David Bevirt, SPP’s executive vice president of corporate leasing, notes other advantages that reinforce Water Street Tampa’s staying power, from the city’s “unbeatable climate” to a recently enacted 1-cent sales tax increase that will provide $300 million a year for road and traffic improvements.
“It’s an already attractive market that’s doing smart things to addressing the needs of consumers and the business community,” Bevirt says.
Richard believes SPP’s comprehensive, big-picture thinking also sets Water Street Tampa apart from other urban revitalization projects.
“Often times, downtown plans will occur from a stakeholder perspective on what they would like to see and it’s hard to have the resources to get those things done,” he explains. “Water Street Tampa is backed by strong financial partners, best-in-class urban planners and it’s a market-based development. All of those things spell success for a first-class development.”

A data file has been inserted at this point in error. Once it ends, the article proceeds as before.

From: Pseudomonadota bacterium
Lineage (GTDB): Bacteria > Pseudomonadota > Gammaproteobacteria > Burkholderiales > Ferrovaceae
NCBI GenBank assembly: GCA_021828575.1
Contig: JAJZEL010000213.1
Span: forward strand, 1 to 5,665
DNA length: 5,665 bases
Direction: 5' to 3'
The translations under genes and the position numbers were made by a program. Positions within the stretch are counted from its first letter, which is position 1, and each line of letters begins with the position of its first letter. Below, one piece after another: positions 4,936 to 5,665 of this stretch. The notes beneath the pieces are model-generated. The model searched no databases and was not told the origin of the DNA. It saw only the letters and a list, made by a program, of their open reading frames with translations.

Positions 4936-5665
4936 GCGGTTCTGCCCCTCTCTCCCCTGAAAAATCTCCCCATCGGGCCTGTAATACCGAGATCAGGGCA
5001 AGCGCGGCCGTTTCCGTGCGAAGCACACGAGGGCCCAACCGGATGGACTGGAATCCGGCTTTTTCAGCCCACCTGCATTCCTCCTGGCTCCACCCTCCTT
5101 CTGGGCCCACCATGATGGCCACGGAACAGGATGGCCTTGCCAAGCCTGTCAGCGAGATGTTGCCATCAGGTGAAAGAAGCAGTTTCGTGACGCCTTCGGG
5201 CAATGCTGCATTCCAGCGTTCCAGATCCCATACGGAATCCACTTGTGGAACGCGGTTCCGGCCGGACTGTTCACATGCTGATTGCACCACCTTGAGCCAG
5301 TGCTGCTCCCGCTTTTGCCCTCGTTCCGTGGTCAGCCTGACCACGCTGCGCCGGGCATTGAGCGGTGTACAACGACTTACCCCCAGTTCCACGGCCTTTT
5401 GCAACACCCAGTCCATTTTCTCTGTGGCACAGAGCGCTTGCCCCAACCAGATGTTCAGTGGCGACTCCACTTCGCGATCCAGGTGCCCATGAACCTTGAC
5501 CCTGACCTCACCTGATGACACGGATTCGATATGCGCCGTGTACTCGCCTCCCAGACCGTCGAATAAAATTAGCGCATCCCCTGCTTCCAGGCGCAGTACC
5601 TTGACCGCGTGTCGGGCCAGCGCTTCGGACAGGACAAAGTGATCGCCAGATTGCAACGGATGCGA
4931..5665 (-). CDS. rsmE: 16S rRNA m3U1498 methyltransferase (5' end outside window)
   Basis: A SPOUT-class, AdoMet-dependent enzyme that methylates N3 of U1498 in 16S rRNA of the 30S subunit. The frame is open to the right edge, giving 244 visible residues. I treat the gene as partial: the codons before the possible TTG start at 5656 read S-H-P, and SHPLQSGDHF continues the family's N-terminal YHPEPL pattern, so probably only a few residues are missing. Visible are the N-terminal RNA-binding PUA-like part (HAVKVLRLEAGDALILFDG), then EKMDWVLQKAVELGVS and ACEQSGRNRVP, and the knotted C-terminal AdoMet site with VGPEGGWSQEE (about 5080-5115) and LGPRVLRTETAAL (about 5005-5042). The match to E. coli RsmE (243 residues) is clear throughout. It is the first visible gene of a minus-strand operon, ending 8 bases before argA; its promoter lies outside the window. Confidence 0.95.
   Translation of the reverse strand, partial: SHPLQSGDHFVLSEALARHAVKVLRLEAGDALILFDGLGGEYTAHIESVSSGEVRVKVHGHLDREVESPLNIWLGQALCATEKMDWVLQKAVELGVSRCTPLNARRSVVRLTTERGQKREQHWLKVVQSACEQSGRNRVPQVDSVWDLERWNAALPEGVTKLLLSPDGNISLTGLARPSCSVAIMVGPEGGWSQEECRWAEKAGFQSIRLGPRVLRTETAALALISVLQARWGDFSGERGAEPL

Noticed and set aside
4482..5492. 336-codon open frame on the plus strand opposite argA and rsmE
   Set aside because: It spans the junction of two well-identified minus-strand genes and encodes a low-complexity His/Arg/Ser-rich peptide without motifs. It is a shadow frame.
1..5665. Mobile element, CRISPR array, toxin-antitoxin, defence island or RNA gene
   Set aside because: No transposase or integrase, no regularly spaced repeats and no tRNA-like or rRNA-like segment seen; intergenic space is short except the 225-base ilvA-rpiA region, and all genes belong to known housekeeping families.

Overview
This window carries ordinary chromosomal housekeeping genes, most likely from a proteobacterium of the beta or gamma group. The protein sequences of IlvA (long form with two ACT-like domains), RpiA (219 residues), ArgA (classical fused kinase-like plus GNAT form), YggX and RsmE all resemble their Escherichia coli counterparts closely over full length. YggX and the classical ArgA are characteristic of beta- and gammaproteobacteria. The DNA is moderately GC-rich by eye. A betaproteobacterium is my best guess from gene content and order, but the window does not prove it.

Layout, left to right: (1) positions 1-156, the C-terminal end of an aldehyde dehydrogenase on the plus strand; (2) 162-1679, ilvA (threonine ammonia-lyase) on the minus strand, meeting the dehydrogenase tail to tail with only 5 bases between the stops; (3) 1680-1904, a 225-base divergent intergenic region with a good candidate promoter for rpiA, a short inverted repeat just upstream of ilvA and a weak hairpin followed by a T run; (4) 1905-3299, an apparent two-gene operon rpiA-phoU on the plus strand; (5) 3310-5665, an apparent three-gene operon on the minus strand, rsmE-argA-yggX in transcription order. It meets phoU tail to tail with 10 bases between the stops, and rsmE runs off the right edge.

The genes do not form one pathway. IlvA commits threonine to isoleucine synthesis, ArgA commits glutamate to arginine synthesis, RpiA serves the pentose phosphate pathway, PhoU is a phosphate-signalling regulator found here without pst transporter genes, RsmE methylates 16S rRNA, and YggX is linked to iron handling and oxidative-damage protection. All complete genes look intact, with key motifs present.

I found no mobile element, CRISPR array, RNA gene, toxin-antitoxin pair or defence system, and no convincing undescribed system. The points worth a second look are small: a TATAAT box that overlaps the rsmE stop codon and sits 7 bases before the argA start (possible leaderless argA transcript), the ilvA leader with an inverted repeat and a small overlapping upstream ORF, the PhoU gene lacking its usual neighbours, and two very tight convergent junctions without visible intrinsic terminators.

SPP complemented its substantial impact on Tampa’s construction economy in 2018 with more than $375,000 of charitable giving. Among the more than 30 beneficiary organizations are Walk Bike Tampa, the American Heart Association and Tampa Bay Businesses for Culture and the Arts.
Ahead: Much More
This coming year plans to be equally busy for Water Street Tampa, with the planned spring groundbreaking for its third major hospitality component, the five-star Tampa Edition hotel and residences, which will include 173 hotel rooms and 35 residences.
Also set to break ground are Tampa’s first major office towers in nearly three decades—1001 Water Street, a 385,000-sq-ft, 20-story residential and retail building to be designed by biophilic design specialist Cookfox, and 400 Channelside, a 19-story, 500,000-sq-ft tower designed by Gensler.